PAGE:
The (U.S.) government is coming for your bitcoins

During the week, government agencies said they are seeking up to $50 million to deal with crypto misdeeds.

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Now that the impeachment of U.S. President Donald Trump is over, the next big thing in American politics is the budget, the allocation of government spending money over the next year.

And this time, they’re coming after Bitcoin and cryptocurrency. During the week, government agencies said they are seeking up to $50 million to deal with crypto misdeeds.

Those bodies include the Internal Revenue Service, the Financial Crimes Enforcement Network, the Commodity Futures Trading Commission, the Federal Bureau of Investigation, the Drug Enforcement Agency and the Office of Foreign Assets Control.

The last, if you remember, was partly responsible for the arrest of the Ethereum researcher Virgil Griffith for North Korea charges.

The White House’s budget summary also focused on a plan to revamp the Secret Service, a move motivated by “cryptocurrencies and the increasing interconnectedness of the international financial marketplace.” The Secret Service was first founded to deal with financial crimes.

Meanwhile, U.S. Treasury Secretary Steven Mnuchin said ominously the government will roll out new cryptocurrency rules, although he did not specify what. 

That came at the foot of an arrest announcement: U.S. federal agents apprehended an Ohio man for “laundering” over $300 million in Bitcoin. He had allegedly run a so-called “mixing” services, which helps users hide the trails of their transactions.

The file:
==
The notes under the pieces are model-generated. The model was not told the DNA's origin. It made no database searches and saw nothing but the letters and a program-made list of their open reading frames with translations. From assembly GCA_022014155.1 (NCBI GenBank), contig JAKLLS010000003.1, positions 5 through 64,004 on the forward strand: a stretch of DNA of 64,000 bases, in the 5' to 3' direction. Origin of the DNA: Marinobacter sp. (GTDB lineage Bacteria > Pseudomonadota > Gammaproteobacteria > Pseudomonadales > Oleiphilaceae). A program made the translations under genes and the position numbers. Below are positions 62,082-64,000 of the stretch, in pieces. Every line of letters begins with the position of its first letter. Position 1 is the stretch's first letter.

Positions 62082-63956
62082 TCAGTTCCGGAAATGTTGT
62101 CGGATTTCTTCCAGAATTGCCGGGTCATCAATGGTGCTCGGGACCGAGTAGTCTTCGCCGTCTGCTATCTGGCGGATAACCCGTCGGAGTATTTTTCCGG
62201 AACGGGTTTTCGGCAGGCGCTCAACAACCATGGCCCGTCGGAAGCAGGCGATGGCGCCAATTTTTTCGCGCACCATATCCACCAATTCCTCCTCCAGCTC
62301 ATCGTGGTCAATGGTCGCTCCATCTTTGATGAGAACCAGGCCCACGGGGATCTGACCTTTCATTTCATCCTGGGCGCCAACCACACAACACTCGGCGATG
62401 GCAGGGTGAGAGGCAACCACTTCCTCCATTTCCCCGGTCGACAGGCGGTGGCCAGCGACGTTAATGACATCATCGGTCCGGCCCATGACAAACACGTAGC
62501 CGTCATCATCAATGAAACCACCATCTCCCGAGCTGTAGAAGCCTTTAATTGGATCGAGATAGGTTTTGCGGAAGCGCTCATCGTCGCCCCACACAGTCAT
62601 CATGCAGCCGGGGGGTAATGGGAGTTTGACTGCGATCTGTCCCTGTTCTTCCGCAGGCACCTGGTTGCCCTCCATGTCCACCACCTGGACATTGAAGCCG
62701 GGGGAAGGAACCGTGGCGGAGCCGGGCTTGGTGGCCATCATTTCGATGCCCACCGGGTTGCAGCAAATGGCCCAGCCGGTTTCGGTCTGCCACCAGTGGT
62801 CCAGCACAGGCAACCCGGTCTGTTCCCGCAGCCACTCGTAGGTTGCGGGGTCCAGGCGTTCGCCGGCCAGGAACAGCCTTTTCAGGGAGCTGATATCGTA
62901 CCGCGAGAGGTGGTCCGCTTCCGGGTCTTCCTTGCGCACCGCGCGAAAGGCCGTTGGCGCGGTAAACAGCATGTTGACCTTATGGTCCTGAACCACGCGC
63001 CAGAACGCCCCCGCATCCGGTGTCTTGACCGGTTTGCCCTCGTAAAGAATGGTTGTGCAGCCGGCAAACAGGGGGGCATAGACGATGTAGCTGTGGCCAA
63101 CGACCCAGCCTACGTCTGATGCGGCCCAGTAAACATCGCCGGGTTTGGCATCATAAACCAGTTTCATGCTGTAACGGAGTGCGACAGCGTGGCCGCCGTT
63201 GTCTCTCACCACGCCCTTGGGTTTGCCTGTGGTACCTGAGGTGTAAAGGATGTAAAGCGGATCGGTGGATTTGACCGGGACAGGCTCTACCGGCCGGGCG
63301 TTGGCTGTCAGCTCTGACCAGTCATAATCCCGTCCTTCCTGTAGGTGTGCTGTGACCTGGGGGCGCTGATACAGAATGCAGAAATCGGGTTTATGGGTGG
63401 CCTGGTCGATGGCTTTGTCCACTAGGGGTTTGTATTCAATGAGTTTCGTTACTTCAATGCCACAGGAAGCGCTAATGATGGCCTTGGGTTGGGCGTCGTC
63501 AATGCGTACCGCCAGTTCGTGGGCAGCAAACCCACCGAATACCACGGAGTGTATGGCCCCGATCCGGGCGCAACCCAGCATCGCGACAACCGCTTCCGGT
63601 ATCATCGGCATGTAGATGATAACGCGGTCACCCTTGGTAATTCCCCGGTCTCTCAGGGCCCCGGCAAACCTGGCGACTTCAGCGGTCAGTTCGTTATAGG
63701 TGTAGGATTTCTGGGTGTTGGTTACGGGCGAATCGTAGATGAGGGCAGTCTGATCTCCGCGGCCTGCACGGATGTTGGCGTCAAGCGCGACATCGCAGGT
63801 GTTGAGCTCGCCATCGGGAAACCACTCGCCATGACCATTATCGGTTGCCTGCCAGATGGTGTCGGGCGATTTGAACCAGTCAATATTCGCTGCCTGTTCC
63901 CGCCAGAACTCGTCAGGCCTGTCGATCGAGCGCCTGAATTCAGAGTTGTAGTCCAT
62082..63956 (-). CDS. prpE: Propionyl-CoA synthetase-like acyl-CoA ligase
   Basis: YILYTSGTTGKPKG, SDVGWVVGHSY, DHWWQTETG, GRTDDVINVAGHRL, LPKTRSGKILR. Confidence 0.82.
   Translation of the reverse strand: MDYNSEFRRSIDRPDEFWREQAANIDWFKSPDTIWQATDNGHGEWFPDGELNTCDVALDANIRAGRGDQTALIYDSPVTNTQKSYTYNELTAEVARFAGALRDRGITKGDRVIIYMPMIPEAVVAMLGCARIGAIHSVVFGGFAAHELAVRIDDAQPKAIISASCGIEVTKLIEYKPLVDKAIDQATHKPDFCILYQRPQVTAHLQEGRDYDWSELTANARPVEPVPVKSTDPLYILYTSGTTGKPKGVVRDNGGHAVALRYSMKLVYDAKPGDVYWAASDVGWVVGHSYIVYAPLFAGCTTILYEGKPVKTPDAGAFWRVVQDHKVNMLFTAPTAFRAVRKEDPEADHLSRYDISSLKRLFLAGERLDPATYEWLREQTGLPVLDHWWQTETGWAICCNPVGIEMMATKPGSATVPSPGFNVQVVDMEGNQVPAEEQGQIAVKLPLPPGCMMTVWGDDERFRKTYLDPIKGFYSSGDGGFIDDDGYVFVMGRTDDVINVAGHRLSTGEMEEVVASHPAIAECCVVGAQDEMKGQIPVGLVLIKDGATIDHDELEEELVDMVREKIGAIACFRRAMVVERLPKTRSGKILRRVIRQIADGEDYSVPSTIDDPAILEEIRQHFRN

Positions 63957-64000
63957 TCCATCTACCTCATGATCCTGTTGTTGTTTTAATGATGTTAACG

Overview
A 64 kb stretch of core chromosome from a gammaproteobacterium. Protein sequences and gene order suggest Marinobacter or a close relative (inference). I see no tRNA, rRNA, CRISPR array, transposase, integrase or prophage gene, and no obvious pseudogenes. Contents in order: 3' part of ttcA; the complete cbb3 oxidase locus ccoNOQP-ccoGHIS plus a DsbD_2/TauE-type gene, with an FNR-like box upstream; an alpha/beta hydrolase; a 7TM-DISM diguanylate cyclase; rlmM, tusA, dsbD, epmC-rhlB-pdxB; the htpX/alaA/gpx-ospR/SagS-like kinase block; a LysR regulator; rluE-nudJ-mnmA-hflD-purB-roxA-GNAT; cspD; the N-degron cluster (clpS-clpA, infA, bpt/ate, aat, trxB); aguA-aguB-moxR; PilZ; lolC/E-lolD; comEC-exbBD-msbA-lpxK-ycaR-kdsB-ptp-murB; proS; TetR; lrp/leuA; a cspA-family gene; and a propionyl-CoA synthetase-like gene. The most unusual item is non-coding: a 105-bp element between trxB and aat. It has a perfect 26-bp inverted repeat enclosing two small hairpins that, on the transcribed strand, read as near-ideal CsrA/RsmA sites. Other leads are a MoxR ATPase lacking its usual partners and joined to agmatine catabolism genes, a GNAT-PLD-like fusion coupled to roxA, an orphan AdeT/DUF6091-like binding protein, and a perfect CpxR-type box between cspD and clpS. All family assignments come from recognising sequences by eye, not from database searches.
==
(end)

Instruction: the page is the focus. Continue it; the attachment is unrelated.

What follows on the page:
All of that is a trend that is likely to accelerate. Just look at the government contracts of the U.S. firm Chainalysis, which traces Bitcoin transactions. It started with a $9,000 in 2015. Last year, that figure was $5 million.

News: U.S. ‘working hard’ on researching its own cryptocurrency

Speaking of the U.S. government, Federal Reserve chairman Jerome Powell says his organization has been “working hard” on the issue of central-bank digital currencies, although it has “not decided” to actually create one. When asked by legislators about the potential competition from China’s full-blooded effort, Powell said the sort of national cryptocurrency that works for China may not work for the United States. Powell acknowledged Facebook’s proposed Libra cryptocurrency "really lit a fire" under the bank’s work.

Price: descending trend entered, $9,700-levels in sight

Bitcoin has slipped into a descending trend, staring at the $9,700-levels, technical analysis suggests. The currency is at $9,943 (C$13,175) as of 10 a.m. Sunday, Eastern Time, down 1 per cent for the week. Bitcoin dipped below $10,000 on Monday, but quickly recovered, teetering between current levels for most of the week.